3. Personal Acts of Service – It keeps me in touch with the everyday challenges of those in need and who live on the margins.
  4. Systemic Change – Ordinarily I think of systemic change as getting involved in politics, attending governmental meetings, joining an advocacy group, etc., but I don’t feel drawn to these at this time in my life. Sure, I sign petitions and sometimes call my representatives but currently I’m looking at my writing as a way to multiply my voice. One example is my weekly ECO-TIPS. Reducing SUPs has become my specialty. It feels like writing and speaking on this aspect of plastic pollution is probably as systemic as I want to get right now.
  5. Rest & Renewal – Being a task-oriented person, I fight guilt and feel lazy if I indulge myself in too much rest. I’ll have to work on this one. 😊 Gardening, biking, dancing, and naps are my current renewal favorites.

Again, I (and my readers) would benefit from hearing how YOU deal with burnout? What has been most helpful and what hasn’t worked? (Reply in the comments.)

Since the city I live in (Covington, KY) borders the Ohio River, last weekend I participated in an annual “River Sweep.” The goal is to clean up trash along the wooded banks of the Kentucky side of the river. I met with about 30 other diligent environmental do-gooders armed with old jeans, hearty shoes, gloves, and “tricky sticks” to pick up litter and put it into large plastic bags without having to personally touch most of it. I felt virtuous cleaning up my side of the river.

Invisible People:
But, soon I was impacted by a deeper part of this experience – How did all this litter get here? It wasn’t spontaneously generated. Human beings left cans, bottles, and paper strewn on the ground. After a moment of judgementalism about litterbugs (after all I had made many “Don’t be a litterbug” posters as a child), I realized that the litterers were not just lazy, they were destitute and desperate. I started also finding blankets, old sweatshirts, shoes, and sleeping pads on the ground. Most of these articles were mired in mud and heavy to pull out and put in our plastic bags. Hmmm. Homeless people had obviously been sleeping here and they weren’t camping for fun. They were invisible to me now, but remnants of them remained. Where did they go? Did they find a homeless shelter, a job, a way out of poverty?

This reminds me of another environmental clean-up my husband and I often do during our winter walks around the neighborhood. On a less disturbing scale, we often find empty cans and plastic bottles along the street and carry a bag to pick them up for recycling. Good for us, but…I also have been in the recycling field long enough to know that usually less than 9% of recyclable cans and bottles actually get recycled.
I console myself with saying that at least we’re cleaning up the neighborhood streets even if only a smidgen of it actually gets recycled.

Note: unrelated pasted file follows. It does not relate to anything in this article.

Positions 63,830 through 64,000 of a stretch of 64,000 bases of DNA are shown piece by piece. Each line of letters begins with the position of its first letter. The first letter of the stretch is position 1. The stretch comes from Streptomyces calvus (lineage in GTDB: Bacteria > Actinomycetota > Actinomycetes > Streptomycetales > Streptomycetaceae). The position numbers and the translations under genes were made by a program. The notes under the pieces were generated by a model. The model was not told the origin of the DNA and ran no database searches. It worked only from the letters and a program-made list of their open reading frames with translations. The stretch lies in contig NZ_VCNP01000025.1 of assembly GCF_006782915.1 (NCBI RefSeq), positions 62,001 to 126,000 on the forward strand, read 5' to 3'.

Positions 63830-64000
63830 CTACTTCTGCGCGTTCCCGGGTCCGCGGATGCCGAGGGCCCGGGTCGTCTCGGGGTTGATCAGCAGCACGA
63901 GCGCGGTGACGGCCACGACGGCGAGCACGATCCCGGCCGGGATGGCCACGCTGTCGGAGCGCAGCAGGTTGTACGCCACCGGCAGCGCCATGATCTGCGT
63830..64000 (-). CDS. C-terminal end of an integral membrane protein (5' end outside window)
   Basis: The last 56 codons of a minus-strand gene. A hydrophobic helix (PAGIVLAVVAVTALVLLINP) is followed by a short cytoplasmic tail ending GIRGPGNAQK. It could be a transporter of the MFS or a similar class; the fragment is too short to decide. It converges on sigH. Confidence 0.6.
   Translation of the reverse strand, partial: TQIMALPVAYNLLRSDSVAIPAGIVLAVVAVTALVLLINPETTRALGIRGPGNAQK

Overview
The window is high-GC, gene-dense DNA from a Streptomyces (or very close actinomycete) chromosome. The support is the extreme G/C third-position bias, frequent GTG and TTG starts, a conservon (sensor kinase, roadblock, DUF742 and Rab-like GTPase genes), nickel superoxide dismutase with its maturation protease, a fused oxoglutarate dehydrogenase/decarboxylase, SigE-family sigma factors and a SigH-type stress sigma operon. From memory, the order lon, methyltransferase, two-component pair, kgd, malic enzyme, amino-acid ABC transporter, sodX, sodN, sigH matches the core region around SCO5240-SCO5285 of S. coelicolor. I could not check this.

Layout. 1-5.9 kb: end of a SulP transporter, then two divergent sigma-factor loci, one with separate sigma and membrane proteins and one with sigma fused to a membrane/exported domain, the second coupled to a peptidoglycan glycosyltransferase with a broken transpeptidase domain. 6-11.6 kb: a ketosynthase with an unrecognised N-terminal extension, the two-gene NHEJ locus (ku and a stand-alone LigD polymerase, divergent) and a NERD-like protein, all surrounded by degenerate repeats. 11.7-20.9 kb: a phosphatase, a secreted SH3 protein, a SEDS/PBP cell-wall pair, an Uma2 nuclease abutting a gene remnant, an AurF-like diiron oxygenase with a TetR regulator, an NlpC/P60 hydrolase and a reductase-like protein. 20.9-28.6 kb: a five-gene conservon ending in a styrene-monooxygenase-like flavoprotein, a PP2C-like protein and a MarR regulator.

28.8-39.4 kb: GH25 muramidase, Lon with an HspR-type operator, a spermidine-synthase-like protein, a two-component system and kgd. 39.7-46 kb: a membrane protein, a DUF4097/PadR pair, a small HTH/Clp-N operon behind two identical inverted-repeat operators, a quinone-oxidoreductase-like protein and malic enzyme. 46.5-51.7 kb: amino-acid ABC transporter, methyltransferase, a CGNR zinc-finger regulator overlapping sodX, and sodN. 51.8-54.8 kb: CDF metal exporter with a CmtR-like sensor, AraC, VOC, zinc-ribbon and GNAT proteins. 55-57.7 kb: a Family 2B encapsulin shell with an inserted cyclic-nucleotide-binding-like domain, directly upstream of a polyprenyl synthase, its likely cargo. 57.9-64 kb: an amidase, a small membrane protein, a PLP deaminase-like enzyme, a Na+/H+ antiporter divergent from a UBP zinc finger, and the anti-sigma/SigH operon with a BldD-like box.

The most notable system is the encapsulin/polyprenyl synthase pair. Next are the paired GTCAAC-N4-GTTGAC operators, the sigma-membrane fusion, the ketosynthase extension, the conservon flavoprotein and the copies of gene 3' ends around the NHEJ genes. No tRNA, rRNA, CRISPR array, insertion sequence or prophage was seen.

So…are River Sweeps and recycling in general just temporary solutions? They are good. They are necessary. But perhaps their ultimate function is to point humanity (us) to the bigger, endemic problems – we create too much trash, and we trash people. I am not the first to recognize this and the solutions are not new:

  1. Reduce the need for recycling by reducing the production of plastic (especially single use plastic containers). After all, even the production of plastic by fracking and cracker plants harm the environment.
  2. Address homelessness and poverty by increasing services to our fellow human beings who need training for jobs, counseling for mental/emotional disabilities, etc., etc., etc.

These are systemic changes that look at the source of the problems and often require political and organizational efforts. It’s hard. It can’t be done alone. It takes a community bolstered by faith, hope, and love. Which brings me back to individual actions. Which part of this mammoth systemic change am I called to do?

How do you resolve these epic challenges? Pick up more litter? Pick up another human being? Pick a cause? Spend your money? Spend your time? _______________________?

PS: Check out the disturbing 28 min. video, The Secret Life of Plastic Recycling.

Lent has been over for 2 weeks. So…has it made any difference in my (or your) daily life?
Sure, I donated clothes and supplies to worthy causes. I eventually organized the loose papers that cluttered my desk. These acts felt good and cleaned up stuff but did not do much to focus my life on what’s really important – furthering loving relationships with others. Folks in need can use some of my stuff, but my personal attention may be even more important.

Five Holy Week experiences, however, taught me to look beyond decluttering and my environmental efforts.